By John Switzer
With the price of beef going through the roof nowadays, cattle rustling is coming back into vogue across the country and in Ohio.
Michael Bergman, a Madison County farmer who raises cattle, said farmers are worried.
“Cattle prices are higher now than ever before in history, but you don’t have to be a farmer to know that,” he said. “All you have to do is walk into a grocery store.”
He said a market steer is worth well over $2,000, and when farmers get together, one subject that always seems to come up is cattle rustling. Bergman has put padlocks on all of the gates to his pastures where cattle graze. He never locked them before.
He reminded me that it wasn’t all that long ago that stealing livestock was a hanging offense in Ohio. He told me about a man who stole a horse in the 1880s in Harrisburg in Franklin County. Locals tracked him to just outside a place called Big Plains in Madison County, where they caught up with him.
“They hanged him from a tree along the side of the road,” Bergman said.
More recently, he said, two men were arrested last summer for stealing six cows in Tuscarawas County, but they were suspected of taking more than 40 head in Tuscarawas and Coshocton counties.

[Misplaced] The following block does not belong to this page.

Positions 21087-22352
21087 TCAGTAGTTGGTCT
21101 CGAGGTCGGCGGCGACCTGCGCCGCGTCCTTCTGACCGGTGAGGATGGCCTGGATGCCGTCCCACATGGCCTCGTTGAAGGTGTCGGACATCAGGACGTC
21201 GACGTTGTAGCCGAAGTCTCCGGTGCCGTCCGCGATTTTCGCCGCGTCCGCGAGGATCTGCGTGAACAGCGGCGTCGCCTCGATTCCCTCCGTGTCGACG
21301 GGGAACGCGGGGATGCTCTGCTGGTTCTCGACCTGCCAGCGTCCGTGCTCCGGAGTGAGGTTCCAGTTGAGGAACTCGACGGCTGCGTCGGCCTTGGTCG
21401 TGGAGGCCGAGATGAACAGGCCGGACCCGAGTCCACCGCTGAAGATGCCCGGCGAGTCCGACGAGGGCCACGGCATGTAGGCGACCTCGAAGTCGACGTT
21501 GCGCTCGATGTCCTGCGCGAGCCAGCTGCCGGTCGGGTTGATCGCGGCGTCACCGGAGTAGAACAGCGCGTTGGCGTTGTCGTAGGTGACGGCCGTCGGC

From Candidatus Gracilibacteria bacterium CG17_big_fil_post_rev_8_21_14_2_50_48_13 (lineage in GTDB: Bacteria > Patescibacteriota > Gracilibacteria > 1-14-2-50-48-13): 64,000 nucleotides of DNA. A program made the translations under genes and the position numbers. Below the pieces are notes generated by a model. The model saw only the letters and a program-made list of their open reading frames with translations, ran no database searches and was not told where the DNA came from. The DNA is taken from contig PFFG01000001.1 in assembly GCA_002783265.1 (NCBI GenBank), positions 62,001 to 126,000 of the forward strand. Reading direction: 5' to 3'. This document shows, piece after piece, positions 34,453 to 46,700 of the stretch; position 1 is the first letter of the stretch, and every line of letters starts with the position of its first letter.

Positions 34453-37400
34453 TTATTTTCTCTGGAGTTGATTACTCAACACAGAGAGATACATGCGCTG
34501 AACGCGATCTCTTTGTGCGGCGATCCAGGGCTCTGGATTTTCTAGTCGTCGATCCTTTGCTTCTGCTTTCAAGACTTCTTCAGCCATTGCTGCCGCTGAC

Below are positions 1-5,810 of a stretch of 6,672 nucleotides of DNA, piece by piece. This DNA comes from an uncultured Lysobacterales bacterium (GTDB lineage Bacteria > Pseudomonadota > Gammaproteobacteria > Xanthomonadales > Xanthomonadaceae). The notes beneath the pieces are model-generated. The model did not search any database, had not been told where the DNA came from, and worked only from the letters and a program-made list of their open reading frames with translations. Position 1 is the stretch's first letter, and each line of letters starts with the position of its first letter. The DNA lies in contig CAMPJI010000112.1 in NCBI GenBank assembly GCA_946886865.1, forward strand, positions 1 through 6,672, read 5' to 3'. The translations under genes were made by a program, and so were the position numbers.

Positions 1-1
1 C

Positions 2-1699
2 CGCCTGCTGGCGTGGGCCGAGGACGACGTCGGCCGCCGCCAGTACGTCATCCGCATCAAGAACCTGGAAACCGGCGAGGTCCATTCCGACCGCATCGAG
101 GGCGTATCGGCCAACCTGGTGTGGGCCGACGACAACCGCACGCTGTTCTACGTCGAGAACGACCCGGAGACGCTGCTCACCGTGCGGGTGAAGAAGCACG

One of them pleaded guilty to theft of a bull and three cows and was sentenced to six months in the county jail. The story probably would have had more media coverage if rustling were still a hanging offense.
Bergman added that, with pork prices also soaring, hog stealing is also going on.
“Farmers are nervous,” he said.
One of the major glories of the late summer is the color scheme that becomes apparent when the last plants of the season begin to bloom, as they are right now. That color scheme features primarily two vibrant colors.
One is the golden yellow of black-eyed Susans, the ubiquitous goldenrod and other yellow flowers; and the other is the rich purple of New England asters, ironweed and joe-pye weed, among other purple flowers.
Those colors go together absolutely perfectly, and it appears to me there must have been some thought given in the choosing of the colors. It’s hard for me to believe it could have been happenstance.
I don’t know if the burst of gold and purple beginning now is a crescendo at the end of summer or a fanfare preceding the beginning of fall, but I know that whoever wrote the notes to this rhapsody did it perfectly.
I also know that when those colors begin to fade along with the colors of autumn leaves, there will be almost no colors left in nature until spring.